Yesterday was a good day for acting. In the morning, Neal and I sat in lawn chairs in the parking lot of Gearhead, and between phone calls and service to customers, we talked about the script ideas running so profluently through Neal's head. One of them is called "Pendleton," at the heart of which is a story of moral character and redemption. It's a story that appreciates deeply the role of roots and family in making our fates--or better, preparing the opportunities to which fate introduces us--without descending into psychobabble or spiritual wishful-thinking. It's also a story in which I get to act. I'm both energized and happy not only to be a collaborator in making it into a film, but also to be making it for the right reasons. Neal and I both want to grow as artists by doing truthful and engaging work, and by doing the WORK, instead of letting the work get watered down by the desperate careerism which comes so easily, and is so deadly to art (the only bummer in this project is that I envy Neal's story-telling instincts and protean imagination. The bastard.)
After going to the gym in the afternoon, I met with Aislinn and Neal to rehearse a scene for class. On our own, Aislinn and I had not been paying adequate attention to establishing a place for the improvisation we were preparing as a rehearsal for the scene we're studying, from "A Doll's House," and felt flummoxed, whenever we tried. Neal quickly showed us that we were interpreting the task of 'establishing place' as 'dressing the set,' or art direction. He put us on the right track by economically asking 1) what's your action? (for me, it was "to interrupt;" for Aislinn, it was "to entertain); and 2) where have you performed these actions before? (For me, it was a classroom with harsh lighting; for Aislinn, it was a small, claustrophobic space). With those cues, he then directed us to change the lighting and make our playing space smaller, with stage furniture on hand. Voila! Aislinn and I then had support from our environment in which to work. Subsequently, we had a productive rehearsal.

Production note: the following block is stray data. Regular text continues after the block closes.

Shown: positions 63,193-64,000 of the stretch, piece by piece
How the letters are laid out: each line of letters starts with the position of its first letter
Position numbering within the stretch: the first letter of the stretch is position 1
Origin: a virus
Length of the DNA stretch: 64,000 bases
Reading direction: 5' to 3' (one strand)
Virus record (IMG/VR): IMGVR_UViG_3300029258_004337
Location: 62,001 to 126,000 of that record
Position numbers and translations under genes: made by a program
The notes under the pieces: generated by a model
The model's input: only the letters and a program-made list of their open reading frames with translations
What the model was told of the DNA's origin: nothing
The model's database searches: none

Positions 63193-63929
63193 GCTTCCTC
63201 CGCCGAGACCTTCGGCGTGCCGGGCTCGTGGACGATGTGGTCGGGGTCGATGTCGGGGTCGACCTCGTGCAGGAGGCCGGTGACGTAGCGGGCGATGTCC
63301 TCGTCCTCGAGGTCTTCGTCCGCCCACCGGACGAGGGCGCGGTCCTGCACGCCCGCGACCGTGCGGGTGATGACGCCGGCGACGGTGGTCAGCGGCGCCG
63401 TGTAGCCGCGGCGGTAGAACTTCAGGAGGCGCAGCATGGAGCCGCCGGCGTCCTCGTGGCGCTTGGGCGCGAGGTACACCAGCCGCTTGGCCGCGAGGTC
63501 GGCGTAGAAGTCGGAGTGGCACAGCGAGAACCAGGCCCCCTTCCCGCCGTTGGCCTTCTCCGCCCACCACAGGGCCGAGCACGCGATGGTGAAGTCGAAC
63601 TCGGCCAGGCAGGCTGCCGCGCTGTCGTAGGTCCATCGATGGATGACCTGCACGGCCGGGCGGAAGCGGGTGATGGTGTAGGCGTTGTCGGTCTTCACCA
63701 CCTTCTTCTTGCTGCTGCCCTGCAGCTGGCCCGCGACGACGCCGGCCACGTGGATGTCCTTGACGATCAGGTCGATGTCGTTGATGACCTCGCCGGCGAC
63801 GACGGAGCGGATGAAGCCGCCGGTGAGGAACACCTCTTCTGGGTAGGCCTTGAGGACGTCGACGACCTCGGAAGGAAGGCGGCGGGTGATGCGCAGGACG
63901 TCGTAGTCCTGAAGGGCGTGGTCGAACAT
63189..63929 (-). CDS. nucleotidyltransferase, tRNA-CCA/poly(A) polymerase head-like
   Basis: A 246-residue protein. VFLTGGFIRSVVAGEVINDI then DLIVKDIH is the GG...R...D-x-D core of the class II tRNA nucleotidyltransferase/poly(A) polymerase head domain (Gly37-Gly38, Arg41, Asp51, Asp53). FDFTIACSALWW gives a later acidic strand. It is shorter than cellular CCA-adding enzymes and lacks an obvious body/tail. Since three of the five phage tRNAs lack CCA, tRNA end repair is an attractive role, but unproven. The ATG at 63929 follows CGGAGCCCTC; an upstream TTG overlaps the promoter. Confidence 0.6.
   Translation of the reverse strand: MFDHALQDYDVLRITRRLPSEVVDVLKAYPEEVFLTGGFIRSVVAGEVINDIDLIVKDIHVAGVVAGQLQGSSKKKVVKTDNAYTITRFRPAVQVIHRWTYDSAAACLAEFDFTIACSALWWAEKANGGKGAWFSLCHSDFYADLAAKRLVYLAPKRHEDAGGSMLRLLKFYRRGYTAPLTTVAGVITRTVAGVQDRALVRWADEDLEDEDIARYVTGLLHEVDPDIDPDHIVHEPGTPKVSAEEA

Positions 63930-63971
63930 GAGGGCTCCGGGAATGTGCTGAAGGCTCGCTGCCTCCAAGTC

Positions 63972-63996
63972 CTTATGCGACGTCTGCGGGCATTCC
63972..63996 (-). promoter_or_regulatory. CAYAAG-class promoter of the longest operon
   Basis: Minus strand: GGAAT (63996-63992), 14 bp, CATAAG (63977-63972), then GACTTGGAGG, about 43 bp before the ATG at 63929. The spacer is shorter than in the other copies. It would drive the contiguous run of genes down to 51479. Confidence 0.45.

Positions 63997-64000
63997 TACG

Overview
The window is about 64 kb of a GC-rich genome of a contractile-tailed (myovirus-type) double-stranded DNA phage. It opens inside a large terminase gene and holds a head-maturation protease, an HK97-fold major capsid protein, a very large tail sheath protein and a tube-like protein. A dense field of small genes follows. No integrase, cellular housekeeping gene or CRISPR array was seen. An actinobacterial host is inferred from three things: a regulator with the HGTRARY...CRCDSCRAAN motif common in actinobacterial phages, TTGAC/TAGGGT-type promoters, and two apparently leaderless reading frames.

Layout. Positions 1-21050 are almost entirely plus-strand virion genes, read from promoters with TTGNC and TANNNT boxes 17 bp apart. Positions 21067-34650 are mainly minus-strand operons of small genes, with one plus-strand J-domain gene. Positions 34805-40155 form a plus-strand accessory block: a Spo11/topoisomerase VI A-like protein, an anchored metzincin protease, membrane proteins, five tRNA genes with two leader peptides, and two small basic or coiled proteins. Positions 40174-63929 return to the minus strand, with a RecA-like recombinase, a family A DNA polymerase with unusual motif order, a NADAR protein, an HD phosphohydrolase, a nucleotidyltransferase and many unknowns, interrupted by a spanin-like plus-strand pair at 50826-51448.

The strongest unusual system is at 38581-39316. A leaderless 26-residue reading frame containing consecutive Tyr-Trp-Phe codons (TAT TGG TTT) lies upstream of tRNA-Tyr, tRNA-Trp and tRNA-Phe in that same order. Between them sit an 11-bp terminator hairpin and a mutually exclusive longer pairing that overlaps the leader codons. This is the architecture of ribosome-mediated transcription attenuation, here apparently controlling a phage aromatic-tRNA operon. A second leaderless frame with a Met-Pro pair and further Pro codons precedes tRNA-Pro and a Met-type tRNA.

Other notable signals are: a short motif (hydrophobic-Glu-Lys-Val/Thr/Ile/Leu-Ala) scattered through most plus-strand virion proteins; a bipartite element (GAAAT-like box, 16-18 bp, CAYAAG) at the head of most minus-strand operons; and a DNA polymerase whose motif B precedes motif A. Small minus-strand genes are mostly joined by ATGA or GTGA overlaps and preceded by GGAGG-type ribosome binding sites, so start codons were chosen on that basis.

In the evening, I did my bit in "In the Matter of J. Robert Oppenheimer." The show went well, we had another happy (if small) audience. I anticipate a favorable review in The Oregonian, this week, as their reviewer was in attendance. And, my friend Suzy got to see that I thanked her in the program for her "somewhat delusional constancy and support," which I think pleased her. I hope so, because she's been a f@!king good friend.
All in all, a satisfying day.